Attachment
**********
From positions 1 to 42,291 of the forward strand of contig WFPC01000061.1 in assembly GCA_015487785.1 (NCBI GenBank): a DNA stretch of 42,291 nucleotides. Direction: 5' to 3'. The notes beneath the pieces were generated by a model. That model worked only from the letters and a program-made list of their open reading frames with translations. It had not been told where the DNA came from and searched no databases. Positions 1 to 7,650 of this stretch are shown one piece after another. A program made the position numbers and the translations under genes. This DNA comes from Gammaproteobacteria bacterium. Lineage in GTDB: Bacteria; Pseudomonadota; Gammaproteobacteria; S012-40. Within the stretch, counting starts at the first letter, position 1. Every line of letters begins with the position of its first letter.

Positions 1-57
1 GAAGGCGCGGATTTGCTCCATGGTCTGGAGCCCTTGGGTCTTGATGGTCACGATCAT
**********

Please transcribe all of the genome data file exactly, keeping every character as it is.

From positions 1 to 42,291 of the forward strand of contig WFPC01000061.1 in assembly GCA_015487785.1 (NCBI GenBank): a DNA stretch of 42,291 nucleotides. Direction: 5' to 3'. The notes beneath the pieces were generated by a model. That model worked only from the letters and a program-made list of their open reading frames with translations. It had not been told where the DNA came from and searched no databases. Positions 1 to 7,650 of this stretch are shown one piece after another. A program made the position numbers and the translations under genes. This DNA comes from Gammaproteobacteria bacterium. Lineage in GTDB: Bacteria; Pseudomonadota; Gammaproteobacteria; S012-40. Within the stretch, counting starts at the first letter, position 1. Every line of letters begins with the position of its first letter.

Positions 1-57
1 GAAGGCGCGGATTTGCTCCATGGTCTGGAGCCCTTGGGTCTTGATGGTCACGATCAT